In the drawings, which comprise a portion of this disclosure:
FIG. 1 illustrates an exploded view of a load center assembly of the present invention including a housing and a barrier for interconnecting therewith;
FIG. 2 shows a partial view of a housing which interlocks with the barrier; and
FIG. 3 shows a top plan view of the load center assembly with the barrier, input and output terminals, and main and branch circuit breakers installed in the housing.
Referring now to FIGS. 1 through 3, an electrical distribution load center generally designated as 10 includes a housing 12 and a barrier 14. The housing 12 is formed by a back wall 16 and side walls like 18, 20, and 22. The housing 12 is enclosed by a cover or door (not shown) which fits on top of the side walls 18. The back wall 16 includes a plurality of holes 24 which are used in surface mounting the housing 12 to a wall. Alternately, the housing 12 may be mounted to the studs in a wall or any other mounting arrangement.
The side wall 18 contains a plurality of holes like 26 to allow electrical lines to enter or leave the housing 12. The top 28 of the side wall has a flange 30 which extends perpendicularly from the top edge 28 in towards the interior of the housing 12. The flange contains at least one slot 32.
The barrier 14 has a generally flat, thin body 34 which is supported in a plane parallel to the back wall 16. Connected to one end of the body 34 is an upstanding, L-shaped flange 36 which extends across the width of the body 34. The flange 36 offsets the body 34 from any cover or door that seals to the top edge 28 of the housing.
Extending outwardly and perpendicular to the body 34 is at least one interlocking tab 38 connected to the L-shaped flange 36. The interlocking tab 38 is positioned and correspondingly shaped to engage the slot 32 on the side wall 18.
Other means to disengagingly interlock one end of the body 34 are contemplated by the present invention. For example, the edge 40 of the L-shaped flange can be bifurcated to interleaf or sandwich therebetween the flange 30 of the side wall 18. Alternately, the interlocking tabs 38 engage a slot positioned directly in the side wall 18.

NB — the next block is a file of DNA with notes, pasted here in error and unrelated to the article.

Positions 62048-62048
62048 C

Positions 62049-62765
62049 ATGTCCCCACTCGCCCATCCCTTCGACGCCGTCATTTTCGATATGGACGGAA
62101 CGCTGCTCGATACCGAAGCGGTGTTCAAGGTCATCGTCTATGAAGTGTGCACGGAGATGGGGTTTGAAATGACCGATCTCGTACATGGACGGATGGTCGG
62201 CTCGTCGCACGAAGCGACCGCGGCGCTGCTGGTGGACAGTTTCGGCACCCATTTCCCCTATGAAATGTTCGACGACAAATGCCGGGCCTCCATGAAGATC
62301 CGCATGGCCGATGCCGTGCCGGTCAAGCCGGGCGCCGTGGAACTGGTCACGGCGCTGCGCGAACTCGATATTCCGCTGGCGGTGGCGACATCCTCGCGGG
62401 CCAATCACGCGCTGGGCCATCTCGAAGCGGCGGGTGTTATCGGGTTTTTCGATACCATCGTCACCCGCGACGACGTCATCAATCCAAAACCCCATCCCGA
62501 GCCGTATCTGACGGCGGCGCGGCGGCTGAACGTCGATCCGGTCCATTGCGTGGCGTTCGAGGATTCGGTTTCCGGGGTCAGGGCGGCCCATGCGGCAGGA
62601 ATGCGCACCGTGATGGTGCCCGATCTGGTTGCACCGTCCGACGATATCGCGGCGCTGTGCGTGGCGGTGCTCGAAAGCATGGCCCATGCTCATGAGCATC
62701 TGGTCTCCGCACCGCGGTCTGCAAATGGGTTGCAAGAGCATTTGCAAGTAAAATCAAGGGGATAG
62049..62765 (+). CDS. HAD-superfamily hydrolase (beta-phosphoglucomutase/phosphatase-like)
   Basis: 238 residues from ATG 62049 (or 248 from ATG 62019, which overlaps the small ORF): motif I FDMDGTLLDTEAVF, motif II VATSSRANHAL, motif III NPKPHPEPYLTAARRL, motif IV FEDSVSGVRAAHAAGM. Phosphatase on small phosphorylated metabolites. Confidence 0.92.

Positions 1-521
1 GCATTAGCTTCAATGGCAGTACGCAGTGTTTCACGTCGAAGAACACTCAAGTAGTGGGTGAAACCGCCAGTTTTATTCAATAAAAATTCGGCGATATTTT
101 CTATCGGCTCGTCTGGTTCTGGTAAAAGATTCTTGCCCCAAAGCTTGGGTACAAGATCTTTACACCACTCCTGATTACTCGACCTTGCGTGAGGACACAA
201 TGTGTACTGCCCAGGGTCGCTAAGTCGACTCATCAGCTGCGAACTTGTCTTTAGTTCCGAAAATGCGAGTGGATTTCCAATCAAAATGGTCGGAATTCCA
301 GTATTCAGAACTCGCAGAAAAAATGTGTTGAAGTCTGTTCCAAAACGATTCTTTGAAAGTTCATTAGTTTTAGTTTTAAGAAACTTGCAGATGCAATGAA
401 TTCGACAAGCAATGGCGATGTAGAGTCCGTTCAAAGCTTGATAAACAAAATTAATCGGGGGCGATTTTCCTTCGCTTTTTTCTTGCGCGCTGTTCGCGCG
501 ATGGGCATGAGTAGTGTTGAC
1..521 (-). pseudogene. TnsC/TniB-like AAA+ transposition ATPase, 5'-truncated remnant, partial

The housing 12 and the barrier 14 have cooperating interlocking elements so that the two components can be assembled merely by manipulation of the respective components. The interlocking means is designed such that the housing 12 and the barrier 14 both of which are generally rectangular, can be assembled in either of two 180 degree orientations. For example, the barrier 14 can interlock with the slots 33 located at the other end of the housing 12. Thus, connection with a service line is accommodated from either end of the housing 12.
The end 42 of the body opposite the interlocking tabs 38 includes integrally formed legs 44 which extend perpendicular to the body 34 to abut against the back wall 16 of the housing. Each leg 44 has a flange 46 connected to the end of the leg which abuts the back wall 16. The flange 46 has a hole 48 to threadingly engage a fastener such as a screw. The leg 44 supports the end 42 of the body in a parallel position to the back wall 16. When the leg 44 is fastened to the back wall 16, the interlocking tabs 38 simultaneously engage and become secured or locked within the slots 32.
Other means are contemplated by the present invention for fastening the opposite end of the body 34 to the housing while simultaneously engaging the interlocking means and supporting the body 34 in a plane parallel to the back wall 16 of the housing. For example, an L-shaped flange, similar in description to numeral 36, can extend from the opposite end 42 of the barrier to the top of the side wall 22. The L-shaped flange can then be fastened by conventional means, like a screw, to the side wall 22.
As shown more specifically in FIG. 3, the body 34 extends to cover the input terminals 50 which are electrically connected to a main circuit breaker generally designated as 52. The service or main electrical lines 54, shown in phantom, enter through the side wall 18 and extend to connect with input terminals 50. Preferably, the body 34 extends to substantially cover the incoming main lines 54 and the main circuit breaker 52. The body 34 includes an aperture 56 which allows access to operate the main breaker 52 via the handle 58.
The body 34 acts as a barrier between the input terminals 50 and the remainder of the components in the housing 12 such as neutral line connecting bars 60 and output terminals 62. Branch circuit breakers 64 are mounted within the housing 12 and are electrically connected to the output terminals 62 and subsequently to branch lines (not shown) exiting the housing 12.